Recently the concept of 'political opportunity structure' as developed in the framework of social movement and protest behaviour research has been used and changed in the wider area of participation research. So far, the notion of 'political opportunity structure' has been used mainly in the singular, relating to the whole political system. The plural has been applied only in analyses comparing several states. But it has been recognised that there may be considerable variations among policy arenas within the same political regime (Kitschelt 1986: 63), making it possible therefore to speak about 'opportunity structures' which differ in different policy areas. In order to highlight that there may be several possible 'channels' of participation, some authors use the term 'structure of political opportunities' (Eisinger 1973: 12; Tarrow 1995: 231). In general, the use of the singular 'structure' indicates that there is a structure common to all channels, however diverse they may be, and that one has to consider the important links and relationships between the different opportunities. More recently, 'opportunity structures (for citizen participation)' has been used while stressing that the number and range of these structures has increased considerably in modern democracies (Mazey and Richardson 1994: 13)(5). The use of the plural of 'structures' means that every opportunity to participate, every channel into the core of the decision-making (and implementation) system is associated with specific (structural) properties which differ from channel to channel. This terminological shift is related to the broadening of the concept in the sense that the main focus on protest movements has been replaced by more general research into all forms of political participation. Mazey and Richardson, for instance, developed a market analogy for political participation reminiscent of Kaase and Marsh's concept (1979: 137) of a 'political action repertory' consisting of both unconventional and conventional political involvement (Mazey and Richardson 1994: 14).


Here I shall use both the singular and plural versions of the concept: when describing the many different channels of citizens' involvement, I analyse their different structures but I also look at the more aggregated level of the quality of the opportunity structure of the EU political system as a whole. The single structures of participation will be called 'opportunity structures for citizens participation' (OSCPs), the aggregated level will be called 'political opportunity structure' (POS). This last part allows for an analysis of the strengths and weaknesses of the system with a view to assessing its contribution to the legitimacy of the EU polity. In order to capture the many ways of getting involved in a political system, I use the term 'OSCPs' in a rather broad sense, comprising conventional and unconventional, direct and indirect, formal and informal, active and passive, policy- and polity-related, implemented and not yet implemented (i.e. innovative) involvement or participation of (groups of) citizens. I therefore define 'opportunity structures for citizens' participation (OSCPs)' as the various sorts of channels of access to the public sphere and to the policy-making and implementation processes which are available to the citizens; and 'political opportunity structure (POS)' as the aggregated structure of OSCPs in a given political system (cf. Kitschelt 1986: 58 and 61).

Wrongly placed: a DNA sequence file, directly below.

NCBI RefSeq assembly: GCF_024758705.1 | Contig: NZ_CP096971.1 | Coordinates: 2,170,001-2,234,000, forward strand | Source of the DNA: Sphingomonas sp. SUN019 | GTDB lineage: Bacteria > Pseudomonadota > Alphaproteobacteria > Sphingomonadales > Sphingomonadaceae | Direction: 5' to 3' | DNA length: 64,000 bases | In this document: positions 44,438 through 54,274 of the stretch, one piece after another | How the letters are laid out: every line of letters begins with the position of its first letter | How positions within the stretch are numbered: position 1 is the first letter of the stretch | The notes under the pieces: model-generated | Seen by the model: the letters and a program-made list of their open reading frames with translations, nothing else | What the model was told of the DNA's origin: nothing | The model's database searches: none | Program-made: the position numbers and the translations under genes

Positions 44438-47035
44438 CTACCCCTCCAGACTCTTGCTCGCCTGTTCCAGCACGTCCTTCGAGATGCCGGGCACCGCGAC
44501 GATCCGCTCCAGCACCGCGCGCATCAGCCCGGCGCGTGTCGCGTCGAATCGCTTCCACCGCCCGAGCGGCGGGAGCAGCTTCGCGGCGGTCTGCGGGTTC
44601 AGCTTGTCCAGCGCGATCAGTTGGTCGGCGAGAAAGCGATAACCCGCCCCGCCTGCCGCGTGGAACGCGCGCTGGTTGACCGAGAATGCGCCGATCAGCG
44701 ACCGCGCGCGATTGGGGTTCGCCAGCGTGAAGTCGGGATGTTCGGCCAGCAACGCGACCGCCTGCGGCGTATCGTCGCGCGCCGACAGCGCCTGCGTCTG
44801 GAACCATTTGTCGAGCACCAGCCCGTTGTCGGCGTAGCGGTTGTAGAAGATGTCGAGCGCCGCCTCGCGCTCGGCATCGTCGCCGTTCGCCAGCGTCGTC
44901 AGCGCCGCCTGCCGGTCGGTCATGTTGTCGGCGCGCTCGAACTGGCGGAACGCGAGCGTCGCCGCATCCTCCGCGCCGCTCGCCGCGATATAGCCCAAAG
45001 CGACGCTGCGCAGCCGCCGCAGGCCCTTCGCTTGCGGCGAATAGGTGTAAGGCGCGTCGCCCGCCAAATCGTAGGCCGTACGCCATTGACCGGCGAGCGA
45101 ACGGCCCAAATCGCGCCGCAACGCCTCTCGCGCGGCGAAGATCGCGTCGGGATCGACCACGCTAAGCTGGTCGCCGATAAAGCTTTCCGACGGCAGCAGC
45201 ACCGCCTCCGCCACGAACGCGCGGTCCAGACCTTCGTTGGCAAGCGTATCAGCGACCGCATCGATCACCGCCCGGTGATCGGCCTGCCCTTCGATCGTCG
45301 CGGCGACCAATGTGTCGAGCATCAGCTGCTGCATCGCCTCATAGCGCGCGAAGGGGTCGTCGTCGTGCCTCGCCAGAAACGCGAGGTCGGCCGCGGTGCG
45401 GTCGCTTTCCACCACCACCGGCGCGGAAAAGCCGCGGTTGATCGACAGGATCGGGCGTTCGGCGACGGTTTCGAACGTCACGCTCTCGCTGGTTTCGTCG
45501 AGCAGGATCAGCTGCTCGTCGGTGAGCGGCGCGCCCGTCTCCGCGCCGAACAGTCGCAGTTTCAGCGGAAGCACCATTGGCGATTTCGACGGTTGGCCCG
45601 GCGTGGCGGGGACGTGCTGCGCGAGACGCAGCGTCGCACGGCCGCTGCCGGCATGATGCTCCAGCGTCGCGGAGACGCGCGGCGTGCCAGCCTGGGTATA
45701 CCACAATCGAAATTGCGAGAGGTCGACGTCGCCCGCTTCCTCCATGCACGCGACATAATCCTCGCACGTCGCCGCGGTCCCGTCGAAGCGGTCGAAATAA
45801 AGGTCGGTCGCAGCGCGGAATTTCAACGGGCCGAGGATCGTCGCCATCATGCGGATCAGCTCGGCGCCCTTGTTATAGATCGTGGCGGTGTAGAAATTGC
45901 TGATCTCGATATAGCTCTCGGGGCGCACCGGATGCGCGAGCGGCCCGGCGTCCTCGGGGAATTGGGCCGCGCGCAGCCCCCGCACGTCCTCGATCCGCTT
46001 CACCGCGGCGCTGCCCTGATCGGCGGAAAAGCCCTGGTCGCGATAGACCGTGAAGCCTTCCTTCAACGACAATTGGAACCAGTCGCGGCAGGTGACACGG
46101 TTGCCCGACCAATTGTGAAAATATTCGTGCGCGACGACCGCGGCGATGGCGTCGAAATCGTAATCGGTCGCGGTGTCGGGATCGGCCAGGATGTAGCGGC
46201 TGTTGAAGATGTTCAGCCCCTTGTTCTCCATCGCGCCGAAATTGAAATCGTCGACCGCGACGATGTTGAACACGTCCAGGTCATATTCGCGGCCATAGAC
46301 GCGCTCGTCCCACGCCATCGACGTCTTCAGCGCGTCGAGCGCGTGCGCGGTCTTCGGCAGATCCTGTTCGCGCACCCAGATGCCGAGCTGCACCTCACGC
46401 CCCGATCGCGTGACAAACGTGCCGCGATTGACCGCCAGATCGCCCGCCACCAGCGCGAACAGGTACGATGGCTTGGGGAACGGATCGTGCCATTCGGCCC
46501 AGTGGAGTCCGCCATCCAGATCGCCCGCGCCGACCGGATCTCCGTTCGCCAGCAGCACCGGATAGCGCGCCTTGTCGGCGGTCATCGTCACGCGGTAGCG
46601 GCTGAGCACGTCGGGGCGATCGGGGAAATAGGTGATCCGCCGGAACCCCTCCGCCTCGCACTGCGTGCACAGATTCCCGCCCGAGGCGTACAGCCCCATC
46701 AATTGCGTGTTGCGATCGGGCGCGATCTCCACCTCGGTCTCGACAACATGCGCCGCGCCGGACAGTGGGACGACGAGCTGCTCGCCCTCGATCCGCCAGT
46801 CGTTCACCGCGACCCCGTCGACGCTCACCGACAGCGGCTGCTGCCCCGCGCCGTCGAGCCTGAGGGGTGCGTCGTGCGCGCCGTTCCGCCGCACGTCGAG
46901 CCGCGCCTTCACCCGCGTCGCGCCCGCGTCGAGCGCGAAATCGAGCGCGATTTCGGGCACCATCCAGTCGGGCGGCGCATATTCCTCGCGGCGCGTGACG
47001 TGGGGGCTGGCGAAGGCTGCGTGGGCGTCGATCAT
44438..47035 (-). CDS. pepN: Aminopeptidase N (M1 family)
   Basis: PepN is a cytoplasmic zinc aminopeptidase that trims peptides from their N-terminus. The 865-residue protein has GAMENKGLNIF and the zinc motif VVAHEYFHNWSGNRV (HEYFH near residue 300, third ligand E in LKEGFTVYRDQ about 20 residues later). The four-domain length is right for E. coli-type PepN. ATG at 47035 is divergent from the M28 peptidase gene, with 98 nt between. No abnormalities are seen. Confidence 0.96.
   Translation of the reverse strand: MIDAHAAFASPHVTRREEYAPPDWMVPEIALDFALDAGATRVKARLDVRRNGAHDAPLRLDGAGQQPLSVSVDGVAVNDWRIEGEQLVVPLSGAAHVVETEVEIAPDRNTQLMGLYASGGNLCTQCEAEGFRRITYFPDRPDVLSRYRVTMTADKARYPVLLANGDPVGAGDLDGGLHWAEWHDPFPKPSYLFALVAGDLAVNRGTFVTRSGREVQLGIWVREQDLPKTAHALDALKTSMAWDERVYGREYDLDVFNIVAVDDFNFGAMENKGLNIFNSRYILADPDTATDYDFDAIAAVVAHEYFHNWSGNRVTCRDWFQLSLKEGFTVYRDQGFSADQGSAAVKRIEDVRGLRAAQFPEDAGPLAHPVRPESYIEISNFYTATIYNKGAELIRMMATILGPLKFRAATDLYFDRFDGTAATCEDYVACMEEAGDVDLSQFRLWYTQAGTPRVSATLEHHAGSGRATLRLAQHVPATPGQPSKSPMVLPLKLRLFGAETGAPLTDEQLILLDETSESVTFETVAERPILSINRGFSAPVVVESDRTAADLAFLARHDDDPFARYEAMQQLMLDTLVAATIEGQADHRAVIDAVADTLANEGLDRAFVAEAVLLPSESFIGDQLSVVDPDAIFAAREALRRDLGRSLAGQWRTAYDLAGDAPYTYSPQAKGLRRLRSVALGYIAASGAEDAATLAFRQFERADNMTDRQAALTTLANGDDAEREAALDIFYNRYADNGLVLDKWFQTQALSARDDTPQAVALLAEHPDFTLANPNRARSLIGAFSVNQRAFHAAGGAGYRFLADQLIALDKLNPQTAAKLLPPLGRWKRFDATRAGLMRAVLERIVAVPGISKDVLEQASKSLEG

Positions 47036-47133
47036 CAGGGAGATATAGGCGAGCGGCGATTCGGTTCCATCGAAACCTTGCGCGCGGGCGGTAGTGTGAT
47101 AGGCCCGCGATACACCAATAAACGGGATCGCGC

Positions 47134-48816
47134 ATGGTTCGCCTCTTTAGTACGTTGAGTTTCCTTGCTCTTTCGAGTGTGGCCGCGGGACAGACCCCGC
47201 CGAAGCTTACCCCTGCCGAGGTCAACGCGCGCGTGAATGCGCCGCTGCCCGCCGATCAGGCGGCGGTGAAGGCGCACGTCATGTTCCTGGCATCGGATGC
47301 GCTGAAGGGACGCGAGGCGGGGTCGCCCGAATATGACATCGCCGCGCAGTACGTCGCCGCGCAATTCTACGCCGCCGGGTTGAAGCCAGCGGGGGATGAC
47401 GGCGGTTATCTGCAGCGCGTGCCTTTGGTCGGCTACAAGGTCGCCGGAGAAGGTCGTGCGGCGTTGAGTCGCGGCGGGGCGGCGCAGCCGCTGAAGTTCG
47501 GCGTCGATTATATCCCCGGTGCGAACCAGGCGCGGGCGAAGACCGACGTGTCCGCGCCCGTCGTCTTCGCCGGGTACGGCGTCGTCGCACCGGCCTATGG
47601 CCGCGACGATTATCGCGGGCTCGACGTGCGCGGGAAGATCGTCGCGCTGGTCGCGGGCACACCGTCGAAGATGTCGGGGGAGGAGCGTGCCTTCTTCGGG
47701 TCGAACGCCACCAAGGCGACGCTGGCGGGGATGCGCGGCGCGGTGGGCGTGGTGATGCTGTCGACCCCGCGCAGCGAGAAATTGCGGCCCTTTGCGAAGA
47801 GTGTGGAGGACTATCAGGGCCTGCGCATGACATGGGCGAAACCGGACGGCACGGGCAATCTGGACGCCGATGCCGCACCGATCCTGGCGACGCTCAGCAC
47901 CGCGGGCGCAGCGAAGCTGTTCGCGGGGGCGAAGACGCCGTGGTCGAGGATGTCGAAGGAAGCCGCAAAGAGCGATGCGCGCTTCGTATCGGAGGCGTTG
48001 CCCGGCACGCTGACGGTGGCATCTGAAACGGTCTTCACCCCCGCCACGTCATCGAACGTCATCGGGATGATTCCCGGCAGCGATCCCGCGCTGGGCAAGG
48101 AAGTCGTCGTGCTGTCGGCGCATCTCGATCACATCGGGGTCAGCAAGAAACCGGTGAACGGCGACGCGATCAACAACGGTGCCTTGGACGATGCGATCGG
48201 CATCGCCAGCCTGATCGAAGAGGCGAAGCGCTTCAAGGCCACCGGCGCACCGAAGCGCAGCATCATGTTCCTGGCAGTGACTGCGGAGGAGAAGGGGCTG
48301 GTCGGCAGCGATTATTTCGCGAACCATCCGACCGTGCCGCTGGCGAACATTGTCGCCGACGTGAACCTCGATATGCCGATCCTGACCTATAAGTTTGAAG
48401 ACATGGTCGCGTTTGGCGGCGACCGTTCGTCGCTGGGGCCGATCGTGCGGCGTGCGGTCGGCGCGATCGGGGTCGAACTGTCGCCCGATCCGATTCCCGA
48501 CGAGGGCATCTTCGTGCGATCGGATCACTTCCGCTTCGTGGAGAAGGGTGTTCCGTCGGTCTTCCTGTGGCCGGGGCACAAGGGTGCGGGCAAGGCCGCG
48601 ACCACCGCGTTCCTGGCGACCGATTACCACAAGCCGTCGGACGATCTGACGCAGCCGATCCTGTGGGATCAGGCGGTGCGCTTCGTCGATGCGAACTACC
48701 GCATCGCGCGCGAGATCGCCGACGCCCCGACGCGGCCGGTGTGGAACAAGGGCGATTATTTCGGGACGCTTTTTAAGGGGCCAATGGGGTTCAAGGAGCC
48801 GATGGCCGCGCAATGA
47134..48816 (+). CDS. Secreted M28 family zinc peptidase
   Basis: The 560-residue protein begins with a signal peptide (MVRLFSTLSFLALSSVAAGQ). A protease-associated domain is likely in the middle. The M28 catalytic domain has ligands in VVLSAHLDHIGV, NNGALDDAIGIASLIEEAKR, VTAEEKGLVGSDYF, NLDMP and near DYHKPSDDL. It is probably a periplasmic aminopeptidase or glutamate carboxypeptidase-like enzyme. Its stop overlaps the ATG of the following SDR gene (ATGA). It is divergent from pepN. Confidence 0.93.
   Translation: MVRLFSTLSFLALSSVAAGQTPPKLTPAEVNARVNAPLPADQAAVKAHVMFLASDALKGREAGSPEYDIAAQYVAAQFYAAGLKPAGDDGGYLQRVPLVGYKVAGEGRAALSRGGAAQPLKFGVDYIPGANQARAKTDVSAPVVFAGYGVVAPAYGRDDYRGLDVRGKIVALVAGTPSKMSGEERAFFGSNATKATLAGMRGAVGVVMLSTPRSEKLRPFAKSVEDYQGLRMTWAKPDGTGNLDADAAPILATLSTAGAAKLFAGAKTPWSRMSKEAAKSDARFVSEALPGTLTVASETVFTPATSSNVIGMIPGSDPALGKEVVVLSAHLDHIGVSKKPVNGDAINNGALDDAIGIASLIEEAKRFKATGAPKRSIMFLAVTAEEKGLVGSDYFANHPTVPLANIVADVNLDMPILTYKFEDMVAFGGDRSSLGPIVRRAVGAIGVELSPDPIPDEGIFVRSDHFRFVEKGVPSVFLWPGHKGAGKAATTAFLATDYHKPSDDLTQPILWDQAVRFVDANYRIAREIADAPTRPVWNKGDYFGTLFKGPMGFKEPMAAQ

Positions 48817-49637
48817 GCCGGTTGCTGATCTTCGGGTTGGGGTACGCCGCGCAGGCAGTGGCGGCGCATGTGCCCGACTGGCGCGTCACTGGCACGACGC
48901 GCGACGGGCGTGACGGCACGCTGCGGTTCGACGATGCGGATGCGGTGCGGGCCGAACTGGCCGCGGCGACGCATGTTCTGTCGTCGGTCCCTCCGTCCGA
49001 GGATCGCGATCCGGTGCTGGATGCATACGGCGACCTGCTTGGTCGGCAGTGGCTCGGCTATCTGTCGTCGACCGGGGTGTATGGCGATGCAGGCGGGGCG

A. Towards a Taxonomy of OSCPs

National experience with involving citizens in politics suggests that there are obvious differences between the OSCPs. A closer look reveals that there are at least seven different ways to categorise them. In identifying these categories (most of them are visualised in Table 1) I simultaneously exemplify some of them by pointing at specific OSCPs as implemented in Western democracies.

1. Polity/Policy Orientation

First, one should draw a line between the participatory devices directed towards the polity – that is the composition of the institutions – and those aiming at influencing the policy process.

Table 1

'Polity-related' OSCPs are, first of all, the elections at different levels, both of representatives (general elections for the legislature [13] – the numbers in [square brackets] in the text relate to the numbers in Tables 1 and 2) and of individual officials (e.g. heads of state, but also mayors, sheriffs, etc. as in some U.S. states [14]). In this category we may also count the 'recall' device used in the U.S. where voters may recall a previously elected official because of their discontent with the way the office was run [15]. The 'plebiscitary referendum', although sometimes in the form of a 'voluntary referendum' (which can be held on a specific policy if the legislature decides so), is about confirming a government or leading representative in office, and, therefore, is a 'polity-related' OSCP [16, 8]. Finally, the participation of lay citizens in committees or courts is a 'polity-related' OSCP [10]. All democracies have some OSCPs in this category, at least general elections. When it comes to 'policy-related' channels of influence, however, the differences between the political systems become more evident.

2. Aim of the Activity